Back to our story – Sally and Buddy are writers under Rob Petrie (Van Dyke) who is the lead comedy writer for the fictional, The Alan Brady Show.
OK – so those characters set to go, the time came to cast the perfect Laura, the role of the main character’s wife on the new sitcom. Carl Reiner interviewed more than sixty actresses and found no one who matched the image he had on his mind for the character. Then one day Reiner’s friend, Danny Thomas gave him the perfect girl. Well, he didn’t give him the girl he gave him the idea of a girl, one he’d interviewed for his own show a couple of years before. The problem was that Thomas didn’t remember the girl’s name, he only remembered she had three of them. It was after reviewing all the records of past interviews that they came across the name, Mary Tyler Moore.
By all accounts, the casting of Mary Tyler Moore made an impact on television as soon as Reiner’s show premiered, the name of which was changed to The Dick Van Dyke Show due to the star’s popularity. Moore’s Laura Petrie wasn’t like earlier television moms. Her character was alluring, provocative and modern yet she maintained enough of the traditions to appeal to audiences of all ages. Despite the talented cast, however, The Dick Van Dyke Show was not an instant hit mostly due to the fact it aired opposite ratings powerhouse Perry Como and his variety show.
Mary Tyler Moore was a novice among show business veterans when The Dick Van Dyke Show premiered. It didn’t take long for her to start showing signs of great comedic timing in her own right, however. It’s really quite something that she stood out while surrounded with the kind of talent on that show. That’s not to mention she impressed Carl Reiner who’s one of the all-time great comedy writers in television history. Anyone else would have been overshadowed or timid, but Moore made her mark as Laura Petrie and her chemistry with Dick Van Dyke is fantastic. The two are so believable as man and wife that when the premise of The Mary Tyler Moore Show was being discussed it was decided Mary Richards could not be a divorcéeas originally planned because people would be upset that she divorced Dick Van Dyke.
When The Dick Van Dyke Show premiered Moore’s role was minor, but as she began to blossom as a comedian, Reiner wrote more and more for her character to do. And boy could she do a lot. Her cry is as memorable as Lucy’s, she modernized the TV mom and she could dance and sing alongside show biz veterans in memorable fashion. Her comedic talent would make her a legend in her own right, one of TV’s all-time greats.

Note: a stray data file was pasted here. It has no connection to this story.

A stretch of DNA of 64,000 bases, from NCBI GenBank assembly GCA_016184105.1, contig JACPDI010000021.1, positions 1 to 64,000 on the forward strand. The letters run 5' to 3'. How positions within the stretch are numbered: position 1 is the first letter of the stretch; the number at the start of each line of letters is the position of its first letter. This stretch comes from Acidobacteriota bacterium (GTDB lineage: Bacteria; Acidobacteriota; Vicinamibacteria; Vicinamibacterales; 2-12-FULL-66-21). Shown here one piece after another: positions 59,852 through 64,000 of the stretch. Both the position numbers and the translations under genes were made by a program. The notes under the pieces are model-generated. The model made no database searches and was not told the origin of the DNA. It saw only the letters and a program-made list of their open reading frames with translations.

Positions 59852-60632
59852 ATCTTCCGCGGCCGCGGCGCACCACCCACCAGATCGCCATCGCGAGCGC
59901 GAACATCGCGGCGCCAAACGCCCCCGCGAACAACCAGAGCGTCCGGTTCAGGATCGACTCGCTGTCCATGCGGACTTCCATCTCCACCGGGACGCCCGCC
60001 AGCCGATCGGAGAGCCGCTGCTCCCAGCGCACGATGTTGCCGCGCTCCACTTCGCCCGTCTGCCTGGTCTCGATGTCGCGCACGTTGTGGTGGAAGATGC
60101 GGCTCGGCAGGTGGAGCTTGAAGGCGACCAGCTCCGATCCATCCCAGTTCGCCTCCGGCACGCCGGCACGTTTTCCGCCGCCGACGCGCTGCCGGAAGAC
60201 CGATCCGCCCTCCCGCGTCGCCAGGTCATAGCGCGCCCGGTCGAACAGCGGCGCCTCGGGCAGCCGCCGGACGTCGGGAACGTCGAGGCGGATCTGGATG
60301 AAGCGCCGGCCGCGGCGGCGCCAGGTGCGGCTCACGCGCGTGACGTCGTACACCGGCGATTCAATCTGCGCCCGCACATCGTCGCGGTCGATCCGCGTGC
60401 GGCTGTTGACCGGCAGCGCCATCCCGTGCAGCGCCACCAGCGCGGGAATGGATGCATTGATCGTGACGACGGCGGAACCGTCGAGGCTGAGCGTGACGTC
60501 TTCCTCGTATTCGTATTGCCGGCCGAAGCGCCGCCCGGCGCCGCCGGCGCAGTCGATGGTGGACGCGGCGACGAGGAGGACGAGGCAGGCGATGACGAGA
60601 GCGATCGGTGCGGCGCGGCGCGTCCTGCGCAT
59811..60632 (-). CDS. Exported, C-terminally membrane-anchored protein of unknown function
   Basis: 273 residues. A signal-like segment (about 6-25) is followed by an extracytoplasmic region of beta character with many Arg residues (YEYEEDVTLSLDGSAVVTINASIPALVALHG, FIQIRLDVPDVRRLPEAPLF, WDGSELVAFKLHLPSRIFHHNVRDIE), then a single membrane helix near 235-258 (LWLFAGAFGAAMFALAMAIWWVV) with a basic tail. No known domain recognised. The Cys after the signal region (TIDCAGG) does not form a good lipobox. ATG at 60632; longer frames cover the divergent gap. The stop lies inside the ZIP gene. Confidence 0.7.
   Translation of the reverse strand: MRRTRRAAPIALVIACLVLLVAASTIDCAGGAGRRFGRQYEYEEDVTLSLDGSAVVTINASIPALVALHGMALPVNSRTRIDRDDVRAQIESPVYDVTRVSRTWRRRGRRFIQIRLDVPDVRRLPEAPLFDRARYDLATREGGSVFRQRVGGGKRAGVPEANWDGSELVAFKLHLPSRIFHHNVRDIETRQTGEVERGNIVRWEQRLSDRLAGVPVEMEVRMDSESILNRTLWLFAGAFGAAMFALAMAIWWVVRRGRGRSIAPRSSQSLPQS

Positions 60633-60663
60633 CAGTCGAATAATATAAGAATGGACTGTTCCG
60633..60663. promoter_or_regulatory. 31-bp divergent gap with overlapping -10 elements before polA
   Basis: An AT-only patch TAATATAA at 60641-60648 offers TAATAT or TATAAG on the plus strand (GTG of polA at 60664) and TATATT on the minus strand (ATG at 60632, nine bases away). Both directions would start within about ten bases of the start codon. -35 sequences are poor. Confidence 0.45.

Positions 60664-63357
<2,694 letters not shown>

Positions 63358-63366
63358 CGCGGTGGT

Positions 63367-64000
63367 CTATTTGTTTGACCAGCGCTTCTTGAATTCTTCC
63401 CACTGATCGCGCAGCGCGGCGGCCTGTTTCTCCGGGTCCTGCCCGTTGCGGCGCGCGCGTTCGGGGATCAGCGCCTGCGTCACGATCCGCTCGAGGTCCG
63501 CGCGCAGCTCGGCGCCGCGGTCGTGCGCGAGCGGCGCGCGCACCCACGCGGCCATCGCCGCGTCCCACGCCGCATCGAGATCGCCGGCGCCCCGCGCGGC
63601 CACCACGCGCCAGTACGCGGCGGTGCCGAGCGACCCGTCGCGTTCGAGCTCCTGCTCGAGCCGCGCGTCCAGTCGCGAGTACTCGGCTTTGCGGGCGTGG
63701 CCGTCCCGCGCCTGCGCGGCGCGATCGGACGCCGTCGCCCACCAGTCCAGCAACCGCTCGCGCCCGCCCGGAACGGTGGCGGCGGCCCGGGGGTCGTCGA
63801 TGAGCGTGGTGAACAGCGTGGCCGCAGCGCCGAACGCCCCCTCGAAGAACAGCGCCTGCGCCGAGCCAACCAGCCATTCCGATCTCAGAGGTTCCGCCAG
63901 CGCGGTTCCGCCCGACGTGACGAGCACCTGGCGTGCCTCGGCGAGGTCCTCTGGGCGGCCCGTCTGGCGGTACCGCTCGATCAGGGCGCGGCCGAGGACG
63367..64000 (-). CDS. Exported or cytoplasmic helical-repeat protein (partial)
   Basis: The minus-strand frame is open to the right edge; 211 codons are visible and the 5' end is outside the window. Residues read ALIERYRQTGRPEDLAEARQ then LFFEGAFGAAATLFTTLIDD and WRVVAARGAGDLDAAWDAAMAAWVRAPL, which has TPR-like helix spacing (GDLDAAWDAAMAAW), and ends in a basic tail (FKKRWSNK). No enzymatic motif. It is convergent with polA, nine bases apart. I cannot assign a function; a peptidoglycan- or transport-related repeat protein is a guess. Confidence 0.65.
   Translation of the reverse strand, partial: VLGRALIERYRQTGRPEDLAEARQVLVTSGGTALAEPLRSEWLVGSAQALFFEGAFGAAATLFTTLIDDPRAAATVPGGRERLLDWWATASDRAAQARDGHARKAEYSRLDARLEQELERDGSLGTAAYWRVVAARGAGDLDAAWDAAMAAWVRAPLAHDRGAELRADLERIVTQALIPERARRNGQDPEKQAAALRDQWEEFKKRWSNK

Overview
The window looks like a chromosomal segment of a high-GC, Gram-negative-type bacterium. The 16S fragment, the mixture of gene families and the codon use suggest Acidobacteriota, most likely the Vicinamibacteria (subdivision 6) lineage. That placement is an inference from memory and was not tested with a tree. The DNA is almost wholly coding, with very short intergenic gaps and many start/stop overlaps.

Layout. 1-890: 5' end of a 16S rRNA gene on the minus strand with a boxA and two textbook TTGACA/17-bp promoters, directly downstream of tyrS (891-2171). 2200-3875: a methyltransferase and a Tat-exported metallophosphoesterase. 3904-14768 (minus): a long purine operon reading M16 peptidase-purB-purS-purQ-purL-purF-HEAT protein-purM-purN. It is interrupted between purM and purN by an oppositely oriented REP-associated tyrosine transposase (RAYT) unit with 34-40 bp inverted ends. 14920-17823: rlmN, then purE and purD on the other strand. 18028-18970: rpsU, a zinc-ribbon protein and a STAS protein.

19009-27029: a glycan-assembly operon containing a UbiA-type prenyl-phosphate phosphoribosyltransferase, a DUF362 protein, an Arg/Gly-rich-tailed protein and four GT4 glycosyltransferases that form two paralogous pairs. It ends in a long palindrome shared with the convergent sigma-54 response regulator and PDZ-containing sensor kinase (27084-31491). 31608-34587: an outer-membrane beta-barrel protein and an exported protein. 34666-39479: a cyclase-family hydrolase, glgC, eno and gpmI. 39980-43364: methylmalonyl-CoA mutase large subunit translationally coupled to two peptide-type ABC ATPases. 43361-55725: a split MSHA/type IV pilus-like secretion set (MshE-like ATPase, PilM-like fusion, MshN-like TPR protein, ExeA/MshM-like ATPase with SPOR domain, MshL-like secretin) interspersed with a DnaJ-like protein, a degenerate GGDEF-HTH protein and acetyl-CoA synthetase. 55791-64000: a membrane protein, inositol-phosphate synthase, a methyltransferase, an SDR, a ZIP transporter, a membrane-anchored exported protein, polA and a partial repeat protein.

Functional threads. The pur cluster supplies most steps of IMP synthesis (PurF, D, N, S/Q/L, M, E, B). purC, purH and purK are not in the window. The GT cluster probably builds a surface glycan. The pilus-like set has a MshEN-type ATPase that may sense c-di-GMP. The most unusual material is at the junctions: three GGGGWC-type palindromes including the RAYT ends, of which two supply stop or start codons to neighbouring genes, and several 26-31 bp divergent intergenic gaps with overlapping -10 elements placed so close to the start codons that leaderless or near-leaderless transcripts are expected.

Audiences slowly began to warm up to The Dick Van Dyke Show, however. This was due, in large part, to the fact that Reiner began to write to the cast’s strengths. For instance, he allowed Morey Amsterdam freedom for one-liners and wrote situations where Rose Marie could showcase her musical prowess. My favorite instance is when she does the “I Wish I Could Sing Like Durante” number, which really shows the extent of her vast talent. Perhaps even more important is how Reiner gave Dick Van Dyke every opportunity to showcase his talent for physical comedy, which is superb evidenced by the show’s famous opening. You might want to take a look at a previous post I did about how that opening was conceived, The Story of Dick Van Dyke and the Ottoman. Van Dyke makes me laugh the hardest when I watch the show because his reactions and physicality are so memorable. He has a knack for making even the slightest, most mundane every day gesture into a work of art.
Other cast members:
Carl Reiner himself appears on The Dick Van Dyke Show as recurring character, Alan Brady. Brady is the star of the comedy/variety show Rob, Sally and Buddy write for. Alan Brady is loosely based on Carl Reiner’s old boss, Sid Caesar. My favorite episode of The Dick Van Dyke Show features Reiner as the bad-tempered, but talented star Alan Brady. Titled “Coast to Coast Big Mouth,” the fun in the episodes starts when Laura accidentally discloses to everyone in America that Alan Brady is bald.